New DOL Joint Employer Rule Rejected in Court
Almost every employer of substantial size deals with contractors of some type, with the most common application being temporary staffing, janitorial services, franchisee-franchisor arrangements, and others. Under the Department of Labor (DOL) enforcement guidance during the Obama Administration, the guidance expanded the application of the "joint employer" concept so that the immediate employer and any alleged joint employer often were deemed liable for workplace violations, such as minimum wages and overtime to workers. During the current administration, DOL issued a regulation updating the joint-employer rule whereby joint employment would only be found when a business hires and fires employees; supervises and controls employees' work schedules or conditions of employment to a substantial degree; determines employees' rate and method of payment; or maintains employment records. The result of the new regulation was to reject joint employer status of companies that stay out of the day-to-day employment decisions of their contractors.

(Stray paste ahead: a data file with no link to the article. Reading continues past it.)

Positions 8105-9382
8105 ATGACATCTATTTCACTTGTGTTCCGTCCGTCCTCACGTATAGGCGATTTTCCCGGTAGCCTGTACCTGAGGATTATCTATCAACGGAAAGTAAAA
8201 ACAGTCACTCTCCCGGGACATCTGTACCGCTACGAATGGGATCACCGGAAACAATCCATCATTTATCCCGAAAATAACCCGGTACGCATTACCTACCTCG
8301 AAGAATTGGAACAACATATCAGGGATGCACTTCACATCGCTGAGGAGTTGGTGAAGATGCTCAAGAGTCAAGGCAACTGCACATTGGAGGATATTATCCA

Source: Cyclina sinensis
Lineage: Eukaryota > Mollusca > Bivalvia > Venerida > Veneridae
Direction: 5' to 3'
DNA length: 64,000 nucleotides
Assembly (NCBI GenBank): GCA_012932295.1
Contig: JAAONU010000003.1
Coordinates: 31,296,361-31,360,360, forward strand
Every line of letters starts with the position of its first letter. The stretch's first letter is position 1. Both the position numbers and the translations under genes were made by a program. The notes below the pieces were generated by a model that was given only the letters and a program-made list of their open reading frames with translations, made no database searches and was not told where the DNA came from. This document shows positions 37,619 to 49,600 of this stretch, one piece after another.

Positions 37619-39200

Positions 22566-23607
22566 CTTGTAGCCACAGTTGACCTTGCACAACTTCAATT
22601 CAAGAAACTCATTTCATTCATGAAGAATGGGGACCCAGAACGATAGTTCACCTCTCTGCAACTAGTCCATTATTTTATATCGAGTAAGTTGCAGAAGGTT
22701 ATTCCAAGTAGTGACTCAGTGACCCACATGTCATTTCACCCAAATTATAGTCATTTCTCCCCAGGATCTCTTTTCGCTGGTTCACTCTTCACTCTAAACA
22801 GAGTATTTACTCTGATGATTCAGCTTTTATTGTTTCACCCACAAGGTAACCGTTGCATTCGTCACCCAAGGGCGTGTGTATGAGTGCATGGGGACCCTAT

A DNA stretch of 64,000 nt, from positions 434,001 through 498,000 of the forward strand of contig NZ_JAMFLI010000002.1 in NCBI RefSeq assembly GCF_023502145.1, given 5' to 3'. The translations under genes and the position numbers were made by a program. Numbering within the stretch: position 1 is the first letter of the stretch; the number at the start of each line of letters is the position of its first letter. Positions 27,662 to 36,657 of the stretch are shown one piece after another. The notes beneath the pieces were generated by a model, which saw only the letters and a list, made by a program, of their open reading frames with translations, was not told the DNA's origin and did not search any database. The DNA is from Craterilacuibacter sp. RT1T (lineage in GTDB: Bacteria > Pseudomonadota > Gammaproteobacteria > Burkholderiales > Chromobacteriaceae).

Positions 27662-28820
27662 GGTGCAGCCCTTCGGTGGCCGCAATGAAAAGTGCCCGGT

A coalition of states sued the administration in February over this regulation, and in September, a federal judge in Manhattan ruled that the new joint employer regulation was "arbitrary and capricious" because the DOL did not adequately justify the rule. New York v. Scalia, No. 20-01689 (S.D.N.Y., Order 9/8/20).
In response, Cheryl Stanton, the administrator of the DOL's Wage & Hour Division, said she stands by the rule and is disappointed in the court's decision.
Editor's Note: The new DOL joint employment rule provided clarity and support to employers, but the situation has grown much more complicated in light of the September court ruling. Companies are urged to have written agreements with their contractors that have various protective provisions therein designed to avoid joint employment status, and should seek advice of competent labor and employment counsel concerning pertinent contractual terms.